Laziness and distraction have a bad rap. Especially since they often fuel the most inventive inspiration. Now, no one’s calling Doug Martsch, singer-guitarist of Built To Spill, apathetic. Since the very late-’80s he’s been multitasking, early on with Treepeople, then Built To Spill and the Halo Benders (a project with Calvin Johnson of Beat Happening and Dub Narcotic Sound System).
But Ancient Melodies of the Future, his band’s latest (and third with Warner Bros., which wraps up the contract), hints at a newfound appreciation for the art of tangled relaxation. Ships of slightly progressive quirk and chaos toss and glide over a hazy stream of melted, after-rock consciousness. The CD’s title couldn’t be more appropriate — the opening track “The Plan” soundchecks a time when the Pixies, Nirvana and Smashing Pumpkins reigned (not necessarily ancient, I know), but the song lays these paths out newly weird, something you won’t begin to comprehend until a few hours later.
The instant anthems don’t always poke out like they did in Keep it Like a Secret or There’s Nothing Wrong With Love, but they’re still there, each readily familiar and memorable song folding neatly into the next. They sound so familiar that, at times, the trio has been called “the most popular unknown band in the world.” But that same familiarity might be what’s making Martsch itch to try something new:
“Part of it is that when we made this last record, it really felt kind of routine. Which was sort of nice, because it wasn’t very stressful. That kind of made it fun, but it also made me think I should try doing something differently. Doing a different project. Or approaching music in a different way, because I think if you’re that comfortable with what you’re doing, it’s probably starting to get crappy. I don’t want to break up Built To Spill or anything like that, because I think it’ll be fun to do again sometime. I’m looking forward to the tour and everything. And I’m happy with our record. I just feel it coming on.”
If you need proof of Martsch’s ability to multitask, relax — he spent a large portion of our interview playing “Crazy Taxi” on his new Sega Dreamcast system at his Boise, Idaho, home.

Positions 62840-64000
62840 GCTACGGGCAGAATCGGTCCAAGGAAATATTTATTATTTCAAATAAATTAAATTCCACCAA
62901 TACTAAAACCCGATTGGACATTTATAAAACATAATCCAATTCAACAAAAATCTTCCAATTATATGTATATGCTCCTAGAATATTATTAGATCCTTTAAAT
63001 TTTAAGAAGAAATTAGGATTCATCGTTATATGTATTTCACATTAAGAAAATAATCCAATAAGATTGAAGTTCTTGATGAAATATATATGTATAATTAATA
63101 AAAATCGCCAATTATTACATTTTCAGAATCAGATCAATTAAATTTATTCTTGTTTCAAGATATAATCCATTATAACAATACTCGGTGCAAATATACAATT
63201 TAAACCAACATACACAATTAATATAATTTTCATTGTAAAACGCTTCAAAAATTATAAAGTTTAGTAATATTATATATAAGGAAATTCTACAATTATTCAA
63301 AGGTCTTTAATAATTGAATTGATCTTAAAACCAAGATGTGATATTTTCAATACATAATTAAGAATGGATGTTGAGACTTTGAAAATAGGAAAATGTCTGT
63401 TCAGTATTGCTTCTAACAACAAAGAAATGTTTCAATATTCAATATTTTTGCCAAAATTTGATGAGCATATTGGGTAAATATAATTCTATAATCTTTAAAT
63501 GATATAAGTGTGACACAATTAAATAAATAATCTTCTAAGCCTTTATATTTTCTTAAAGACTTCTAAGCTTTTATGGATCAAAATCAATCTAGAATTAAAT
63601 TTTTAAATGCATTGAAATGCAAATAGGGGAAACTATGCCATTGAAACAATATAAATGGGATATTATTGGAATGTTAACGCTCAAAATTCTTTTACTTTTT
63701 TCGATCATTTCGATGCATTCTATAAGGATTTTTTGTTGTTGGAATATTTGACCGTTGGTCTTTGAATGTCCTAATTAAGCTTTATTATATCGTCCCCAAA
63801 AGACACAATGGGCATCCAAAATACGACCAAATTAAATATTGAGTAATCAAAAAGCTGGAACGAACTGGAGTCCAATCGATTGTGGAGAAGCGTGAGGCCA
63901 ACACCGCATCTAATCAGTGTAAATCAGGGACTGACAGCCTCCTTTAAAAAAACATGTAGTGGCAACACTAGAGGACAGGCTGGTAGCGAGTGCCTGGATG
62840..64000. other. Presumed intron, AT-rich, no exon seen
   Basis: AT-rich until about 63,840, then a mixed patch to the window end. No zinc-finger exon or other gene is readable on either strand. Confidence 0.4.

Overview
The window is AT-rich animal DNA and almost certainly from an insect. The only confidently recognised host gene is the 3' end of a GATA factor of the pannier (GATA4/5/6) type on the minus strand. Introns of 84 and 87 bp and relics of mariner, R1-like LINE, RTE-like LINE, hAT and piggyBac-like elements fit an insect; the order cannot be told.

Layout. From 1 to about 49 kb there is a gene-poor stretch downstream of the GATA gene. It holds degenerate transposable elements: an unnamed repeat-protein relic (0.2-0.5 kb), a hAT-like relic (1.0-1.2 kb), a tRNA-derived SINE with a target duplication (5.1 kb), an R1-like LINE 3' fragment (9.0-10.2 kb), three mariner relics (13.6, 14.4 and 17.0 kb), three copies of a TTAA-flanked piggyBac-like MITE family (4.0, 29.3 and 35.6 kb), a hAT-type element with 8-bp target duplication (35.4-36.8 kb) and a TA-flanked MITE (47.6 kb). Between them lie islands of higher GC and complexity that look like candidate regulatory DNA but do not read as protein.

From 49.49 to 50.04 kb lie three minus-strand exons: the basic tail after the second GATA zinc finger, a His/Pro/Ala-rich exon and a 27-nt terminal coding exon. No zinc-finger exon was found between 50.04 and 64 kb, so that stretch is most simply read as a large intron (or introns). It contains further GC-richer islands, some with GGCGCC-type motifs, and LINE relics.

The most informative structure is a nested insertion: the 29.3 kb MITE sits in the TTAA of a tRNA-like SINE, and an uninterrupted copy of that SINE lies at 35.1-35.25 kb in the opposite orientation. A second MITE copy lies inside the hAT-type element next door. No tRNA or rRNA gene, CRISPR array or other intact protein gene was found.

Metro Times: What were you listening to when you wrote Ancient Melodies of the Future?
Martsch: It was mostly written last year. I was listening to a lot of soul music and reggae music. A lot of country blues too.
Metro Times: You had such a history with indie labels, Up!, C/Z and K. Did you struggle over the decision to sign with a major label?
Martsch: I kind of knew right away that I was going to sign some sort of record deal because I wanted to not work. I wanted to not have to tour a bunch. I wanted to be supplemented in some other way. It was just a matter of deciding which label to go to. The people I talked to at Warner Bros. were the easiest to get along with. The label itself kind of had a history of being friendly to bands and developing artists. I don’t think that’s really true anymore, but the guy who signed us, I really liked him a lot. Within a month or two after signing to that label, all the A&R people that I had talked to at these other labels had been fired. He was the only one who had any kind of job security and, about a year ago, he quit. That’s the way it goes. But he lasted long enough to get us basically through most of our time there. And everyone else I’ve dealt with there has been really nice, so I’ve been pretty lucky.
Metro Times: Do you like potatoes?
Martsch: Yes. Don’t you? We don’t grow them here at our house.
Metro Times: Do you have a potato festival?
Metro Times: Shoot, your lyrics have a bit of a stream-of-consciousness, playing-with-words feel to them.
Martsch: Yeah, if I could, I would tell stories in my songs. I don’t really have that ability, so I just kind of try to not write anything that’s too stupid.
Metro Times: Like your song, “Not Being Stupid’s Not Enough.”
Martsch: Exactly, but what are you going to do?
Metro Times: Do you have a hard time writing lyrics?
Martsch: Yeah, I do.
Metro Times: A lot of people, that’s what they obsess over, the words.
Martsch: Sure, like I said, if I could write good words, I would.
Metro Times: No, I’m saying people obsess over your words.
Martsch: That’s cause they’re not too stupid. I’ve narrowly avoided it. You can’t help but make sense out of things. That’s just the way our brains work. Everyone has those lyrics that they misunderstand, but they still make sense even though they’re this weird sentence fragment. There’s this Bob Dylan song that Karena [Martsch’s longtime partner] and I both made the same mistake on when we were young. That says something like, “fall asleep beneath the stars with a small dog licking your face.” And we both thought it was “with a small dark look in your face.” And that doesn’t mean anything, but of course it meant something. If someone says something, you assume they mean something by it.